It is no exaggeration to say that this dear woman's example is a very big reason I entered the seminary and am now serving the Lutheran Church as a pastor. And yet, we are two different Lutherans. My Grandma's church in the the greater Ft. Wayne area, so they always have field workers. I learned a lot from my Grandma about field work. She always told me while in seminary who important it was to make sure my alb was straight and ironed, how important it was not to talk to quietly or too loudly, how important it was to be polite to the old ladies in my congregation in St. Louis. She still tells me her opinions of the field workers. But I find that some of the things she finds odd and even questionable are things I do every day. For example. she has noticed more and more how these seminarians are always crossing themselves. How they bow all the time and walk around with their hands folded. It really made me realize that the things I do out of respect and a healthy piety can be objectionable, if not outright offensive to some of the pillars of the faith. Now, that does not mean that we should chuck all these "high-church" pious and reverent gestures, but it has made me very sensitive to the needs of people like my grandma: faithful men and women who have lived in their faith, who know more about being and living as a Lutheran than I do, people whose faith is firmly rooted in the gifts of God's Word and Sacrament.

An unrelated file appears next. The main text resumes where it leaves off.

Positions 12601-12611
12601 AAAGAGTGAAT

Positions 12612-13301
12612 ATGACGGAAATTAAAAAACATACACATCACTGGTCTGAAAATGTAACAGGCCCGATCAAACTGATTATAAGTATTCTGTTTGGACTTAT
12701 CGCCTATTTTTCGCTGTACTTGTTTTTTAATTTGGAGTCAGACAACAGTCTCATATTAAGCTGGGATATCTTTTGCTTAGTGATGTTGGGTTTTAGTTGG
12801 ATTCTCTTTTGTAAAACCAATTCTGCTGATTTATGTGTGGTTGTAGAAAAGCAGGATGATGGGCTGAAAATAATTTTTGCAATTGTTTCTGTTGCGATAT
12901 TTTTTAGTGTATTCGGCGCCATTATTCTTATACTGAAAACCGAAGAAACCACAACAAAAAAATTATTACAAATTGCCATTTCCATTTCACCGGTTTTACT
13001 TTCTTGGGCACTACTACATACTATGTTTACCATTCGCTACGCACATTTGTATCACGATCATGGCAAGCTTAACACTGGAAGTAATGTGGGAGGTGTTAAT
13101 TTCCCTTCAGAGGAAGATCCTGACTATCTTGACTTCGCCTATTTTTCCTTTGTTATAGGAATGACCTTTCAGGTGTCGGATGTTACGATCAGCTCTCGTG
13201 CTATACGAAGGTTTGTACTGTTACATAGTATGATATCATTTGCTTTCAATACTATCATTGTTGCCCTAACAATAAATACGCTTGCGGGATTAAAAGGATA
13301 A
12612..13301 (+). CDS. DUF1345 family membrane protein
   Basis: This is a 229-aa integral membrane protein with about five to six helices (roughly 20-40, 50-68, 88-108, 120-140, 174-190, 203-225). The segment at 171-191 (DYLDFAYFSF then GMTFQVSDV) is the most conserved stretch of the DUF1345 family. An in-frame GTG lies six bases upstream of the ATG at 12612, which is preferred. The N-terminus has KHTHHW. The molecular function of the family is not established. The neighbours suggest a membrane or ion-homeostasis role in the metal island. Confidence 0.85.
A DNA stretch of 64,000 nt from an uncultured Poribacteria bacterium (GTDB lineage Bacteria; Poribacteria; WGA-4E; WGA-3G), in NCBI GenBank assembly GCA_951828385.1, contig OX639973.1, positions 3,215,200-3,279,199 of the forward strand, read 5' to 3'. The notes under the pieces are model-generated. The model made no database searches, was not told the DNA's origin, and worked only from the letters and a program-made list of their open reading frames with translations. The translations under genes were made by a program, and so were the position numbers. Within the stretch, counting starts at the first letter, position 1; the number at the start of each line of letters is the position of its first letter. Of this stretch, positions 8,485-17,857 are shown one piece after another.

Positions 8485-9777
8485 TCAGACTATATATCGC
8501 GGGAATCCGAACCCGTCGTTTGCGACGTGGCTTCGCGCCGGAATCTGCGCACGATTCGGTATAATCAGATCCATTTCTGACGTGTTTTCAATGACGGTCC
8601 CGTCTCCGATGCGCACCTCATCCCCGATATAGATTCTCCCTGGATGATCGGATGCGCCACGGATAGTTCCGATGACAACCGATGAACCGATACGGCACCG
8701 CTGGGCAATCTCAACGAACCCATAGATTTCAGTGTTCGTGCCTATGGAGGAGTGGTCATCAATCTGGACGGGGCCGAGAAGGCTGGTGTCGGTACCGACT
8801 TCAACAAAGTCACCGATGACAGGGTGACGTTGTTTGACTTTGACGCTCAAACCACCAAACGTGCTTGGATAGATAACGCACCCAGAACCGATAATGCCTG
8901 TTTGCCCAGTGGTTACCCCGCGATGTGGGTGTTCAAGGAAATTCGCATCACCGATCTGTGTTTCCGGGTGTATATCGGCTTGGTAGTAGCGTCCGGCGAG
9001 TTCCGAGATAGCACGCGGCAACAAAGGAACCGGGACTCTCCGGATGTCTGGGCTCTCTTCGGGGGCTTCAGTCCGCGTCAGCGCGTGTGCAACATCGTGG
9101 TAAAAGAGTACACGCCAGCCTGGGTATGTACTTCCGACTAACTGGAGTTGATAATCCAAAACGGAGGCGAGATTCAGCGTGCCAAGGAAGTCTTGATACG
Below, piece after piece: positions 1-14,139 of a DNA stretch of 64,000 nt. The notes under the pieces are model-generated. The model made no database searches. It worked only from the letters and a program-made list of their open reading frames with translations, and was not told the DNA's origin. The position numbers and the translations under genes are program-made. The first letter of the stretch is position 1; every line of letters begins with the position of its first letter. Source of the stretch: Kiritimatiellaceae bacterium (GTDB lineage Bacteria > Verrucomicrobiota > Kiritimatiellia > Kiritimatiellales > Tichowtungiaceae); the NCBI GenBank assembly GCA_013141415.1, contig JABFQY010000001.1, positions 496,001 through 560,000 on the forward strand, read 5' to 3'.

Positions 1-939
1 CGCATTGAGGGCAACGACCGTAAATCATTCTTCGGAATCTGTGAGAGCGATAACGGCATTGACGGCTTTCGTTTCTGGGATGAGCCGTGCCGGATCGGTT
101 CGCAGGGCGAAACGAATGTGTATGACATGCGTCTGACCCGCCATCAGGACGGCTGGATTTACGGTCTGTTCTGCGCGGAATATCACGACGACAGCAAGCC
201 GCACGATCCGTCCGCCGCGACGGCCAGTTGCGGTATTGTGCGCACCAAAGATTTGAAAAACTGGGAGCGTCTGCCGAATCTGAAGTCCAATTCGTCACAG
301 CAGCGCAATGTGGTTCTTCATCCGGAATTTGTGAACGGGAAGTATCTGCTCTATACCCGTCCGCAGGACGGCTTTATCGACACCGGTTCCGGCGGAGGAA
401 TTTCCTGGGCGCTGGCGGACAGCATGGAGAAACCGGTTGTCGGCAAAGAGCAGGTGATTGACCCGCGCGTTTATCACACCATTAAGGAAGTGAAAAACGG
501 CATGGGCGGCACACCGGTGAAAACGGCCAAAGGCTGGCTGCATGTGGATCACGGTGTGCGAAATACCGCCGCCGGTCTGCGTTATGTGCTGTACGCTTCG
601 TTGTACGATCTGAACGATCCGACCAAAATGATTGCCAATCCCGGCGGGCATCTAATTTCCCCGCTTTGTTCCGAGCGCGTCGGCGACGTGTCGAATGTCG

They don't understand why us youngsters are so anxious to look "Roman," and why should they? They were taught by well-meaning, and perhaps some not-so-well-meaning, pastors that some things are just not for Lutherans. So, in my own congregation I continue to boldly live my own rather catholic Lutheran faith, but I try to keep in mind Romans 14 and remember that I am the weaker brother to my dear Grandma Marian:
As for the one who is weak in faith, welcome him, but not to quarrel
over opinions. One person believes he may eat anything, while the weak
person eats only vegetables. Let not the one who eats despise the one who
abstains, and let not the one who abstains pass judgment on the one who
eats, for God has welcomed him. Who are you to pass judgment on the servant
of another? It is before his own master that he stands or falls. And he will
be upheld, for the Lord is able to make him stand.